Guyanese never disregarded the law
Says AG on CCJ cement ruling
Attorney General Charles Ramson has said that the Guyana Government never disregarded the law by failing to adhere to a ruling by the Caribbean Court of Justice (CCJ) to re-impose the Common External Tariff (CET) on the importation of cement.
On August 20, last, the CCJ ruled in favour of Trinidad Cement Limited (TCL), which complained that Guyana was unfairly waiving the CET so that other companies could import cement from outside of the region when it could satisfy local demands. Guyana had 28 days to comply. However, it failed to do so, and on September 22, Ramson had applied to the Court for a stay of execution on the order.
However, TCL has asked the CCJ to hold the Guyana Government in contempt for failing to carry out the court’s ruling.
Yesterday, through the Government Information Agency (GINA), Ramson said the Guyana Government had willingly admitted before the court that it was in breach of the rule requiring the imposition of the tariff on cement, noting that there was extenuating circumstances as regional cement supplies, including the plaintiff, could not meet the needs of Guyana’s booming construction industry.
He stressed that it has been estimated that the country, over the coming year, requires 432,000 metric tonnes of cement, or 36,000 metric tonnes per month, to meet its demand.
This demand, the AG explained, cannot be easily met by the regional producers. To highlight this point, he noted that the entire cement industry in Barbados could only supply 18,000 metric tonnes of cement per month, which is only 50% of Guyana’s demand.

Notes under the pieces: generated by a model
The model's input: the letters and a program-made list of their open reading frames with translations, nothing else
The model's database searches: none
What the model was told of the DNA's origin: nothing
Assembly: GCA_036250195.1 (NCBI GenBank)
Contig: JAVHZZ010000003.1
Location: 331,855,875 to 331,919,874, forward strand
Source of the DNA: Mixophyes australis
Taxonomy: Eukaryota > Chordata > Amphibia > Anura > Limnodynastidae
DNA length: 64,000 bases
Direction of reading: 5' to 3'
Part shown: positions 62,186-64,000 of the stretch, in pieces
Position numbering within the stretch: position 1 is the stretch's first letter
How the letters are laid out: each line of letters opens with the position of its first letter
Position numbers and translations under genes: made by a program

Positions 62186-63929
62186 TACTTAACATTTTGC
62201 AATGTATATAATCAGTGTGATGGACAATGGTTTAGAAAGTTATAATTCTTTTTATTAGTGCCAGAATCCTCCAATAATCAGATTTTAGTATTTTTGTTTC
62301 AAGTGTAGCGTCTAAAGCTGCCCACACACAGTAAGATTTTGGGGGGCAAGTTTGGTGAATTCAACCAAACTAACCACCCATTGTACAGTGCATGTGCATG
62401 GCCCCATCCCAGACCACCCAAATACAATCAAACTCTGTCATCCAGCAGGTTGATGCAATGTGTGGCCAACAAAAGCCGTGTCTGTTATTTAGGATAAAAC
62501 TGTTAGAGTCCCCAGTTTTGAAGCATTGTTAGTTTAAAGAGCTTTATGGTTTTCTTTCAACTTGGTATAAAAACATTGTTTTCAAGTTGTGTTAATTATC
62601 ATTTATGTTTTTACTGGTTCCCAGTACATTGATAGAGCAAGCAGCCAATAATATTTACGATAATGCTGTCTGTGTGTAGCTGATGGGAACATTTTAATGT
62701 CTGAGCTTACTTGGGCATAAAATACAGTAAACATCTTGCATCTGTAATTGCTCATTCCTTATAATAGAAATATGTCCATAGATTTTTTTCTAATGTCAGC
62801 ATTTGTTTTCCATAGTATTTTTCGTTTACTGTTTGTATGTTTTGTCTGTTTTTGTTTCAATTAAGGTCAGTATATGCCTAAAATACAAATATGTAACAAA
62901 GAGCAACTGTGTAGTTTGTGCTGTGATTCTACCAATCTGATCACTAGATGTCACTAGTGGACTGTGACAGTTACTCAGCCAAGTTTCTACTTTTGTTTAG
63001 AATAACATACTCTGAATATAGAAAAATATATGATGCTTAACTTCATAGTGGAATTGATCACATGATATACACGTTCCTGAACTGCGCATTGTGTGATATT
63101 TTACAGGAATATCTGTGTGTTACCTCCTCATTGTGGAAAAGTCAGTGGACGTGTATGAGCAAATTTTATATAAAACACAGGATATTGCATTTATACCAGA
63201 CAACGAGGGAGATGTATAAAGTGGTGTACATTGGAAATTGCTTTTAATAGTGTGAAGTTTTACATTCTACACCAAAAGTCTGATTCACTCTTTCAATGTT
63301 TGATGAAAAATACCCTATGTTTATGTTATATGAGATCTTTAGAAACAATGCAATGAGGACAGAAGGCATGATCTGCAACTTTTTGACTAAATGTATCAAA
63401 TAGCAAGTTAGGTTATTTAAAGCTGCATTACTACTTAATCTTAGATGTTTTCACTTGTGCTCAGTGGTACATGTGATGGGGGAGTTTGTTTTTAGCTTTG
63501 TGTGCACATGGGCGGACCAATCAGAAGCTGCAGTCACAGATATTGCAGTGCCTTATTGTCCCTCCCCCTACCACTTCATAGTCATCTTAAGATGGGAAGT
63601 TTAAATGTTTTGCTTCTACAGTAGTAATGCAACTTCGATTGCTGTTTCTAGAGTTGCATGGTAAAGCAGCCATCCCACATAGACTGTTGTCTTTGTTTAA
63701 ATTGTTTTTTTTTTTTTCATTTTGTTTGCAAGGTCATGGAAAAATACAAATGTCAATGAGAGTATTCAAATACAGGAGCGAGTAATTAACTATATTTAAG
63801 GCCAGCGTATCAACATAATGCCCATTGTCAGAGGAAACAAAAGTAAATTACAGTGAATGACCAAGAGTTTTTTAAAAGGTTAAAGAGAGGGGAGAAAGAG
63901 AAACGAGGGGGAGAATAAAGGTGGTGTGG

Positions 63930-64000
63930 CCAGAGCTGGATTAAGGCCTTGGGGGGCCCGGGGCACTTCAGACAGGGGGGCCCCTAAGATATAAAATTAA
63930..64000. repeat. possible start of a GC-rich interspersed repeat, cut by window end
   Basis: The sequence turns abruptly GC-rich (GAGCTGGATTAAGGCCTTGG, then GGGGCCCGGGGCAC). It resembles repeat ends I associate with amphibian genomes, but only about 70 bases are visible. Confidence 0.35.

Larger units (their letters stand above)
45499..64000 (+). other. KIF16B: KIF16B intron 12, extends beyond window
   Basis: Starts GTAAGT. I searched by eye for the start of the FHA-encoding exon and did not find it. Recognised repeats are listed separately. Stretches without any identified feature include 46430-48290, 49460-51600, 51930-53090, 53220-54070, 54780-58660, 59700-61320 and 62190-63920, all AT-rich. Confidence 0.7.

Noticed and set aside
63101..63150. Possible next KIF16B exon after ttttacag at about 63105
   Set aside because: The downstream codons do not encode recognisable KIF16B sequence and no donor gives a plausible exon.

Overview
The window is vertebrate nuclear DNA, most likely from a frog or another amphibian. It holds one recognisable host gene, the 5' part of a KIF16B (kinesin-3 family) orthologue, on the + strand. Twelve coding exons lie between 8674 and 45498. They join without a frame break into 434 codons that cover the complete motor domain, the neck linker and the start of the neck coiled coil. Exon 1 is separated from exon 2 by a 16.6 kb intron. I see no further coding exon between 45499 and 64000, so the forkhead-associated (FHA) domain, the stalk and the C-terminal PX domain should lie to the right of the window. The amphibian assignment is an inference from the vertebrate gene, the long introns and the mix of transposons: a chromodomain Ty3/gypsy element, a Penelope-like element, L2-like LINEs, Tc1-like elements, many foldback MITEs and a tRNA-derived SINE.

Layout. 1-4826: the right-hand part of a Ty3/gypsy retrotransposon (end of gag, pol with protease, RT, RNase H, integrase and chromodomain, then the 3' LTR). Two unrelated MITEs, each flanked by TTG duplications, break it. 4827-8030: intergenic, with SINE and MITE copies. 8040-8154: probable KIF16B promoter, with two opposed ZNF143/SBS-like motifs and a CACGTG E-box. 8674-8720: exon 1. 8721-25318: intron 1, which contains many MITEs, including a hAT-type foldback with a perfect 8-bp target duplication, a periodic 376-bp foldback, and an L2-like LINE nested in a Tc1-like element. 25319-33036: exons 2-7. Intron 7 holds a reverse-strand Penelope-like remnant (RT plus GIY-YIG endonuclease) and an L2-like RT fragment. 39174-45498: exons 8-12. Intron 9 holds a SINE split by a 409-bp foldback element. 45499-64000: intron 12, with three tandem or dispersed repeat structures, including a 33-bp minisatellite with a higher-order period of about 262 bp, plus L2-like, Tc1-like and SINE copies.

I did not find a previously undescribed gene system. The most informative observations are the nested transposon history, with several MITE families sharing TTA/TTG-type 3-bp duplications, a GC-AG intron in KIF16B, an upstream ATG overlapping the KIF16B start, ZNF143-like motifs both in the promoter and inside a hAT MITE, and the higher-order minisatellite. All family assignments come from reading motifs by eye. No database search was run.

Ramson insisted that Government has always tried to remain within the confines of the law and had filed on June 30, before the court’s earlier ruling, an application with the Council for Trade and Economic Development (COTED), the body that rules on intra-regional trade matters, seeking a waiver of the CET on imports of cement from non-CARICOM countries.
However, he noted that Trinidad and Tobago and Barbados, which have cement-producing companies, have objected to the granting of the waiver.
He further stated that the Minister of Foreign Affairs, Foreign Trade and International Co-operation, Carolyn Rodrigues-Birkett, will be attending a COTED meeting in Barbados today where this matter will be on the agenda.
The AG also indicated that Guyana had filed an application with the CCJ seeking an extension until December 31 of this year to follow the ruling of the court and a video conference on that application is expected to be held on October 14.
He repeated that Guyana is only seeking to satisfy the cement needs of its booming construction industry, and is in no way trying to undermine the public’s confidence in the court, as a press release from TCL claims.
Further, should Minister Rodrigues-Birkett successfully lobby COTED for a waiver of the CET, the matter would become moot, GINA stated.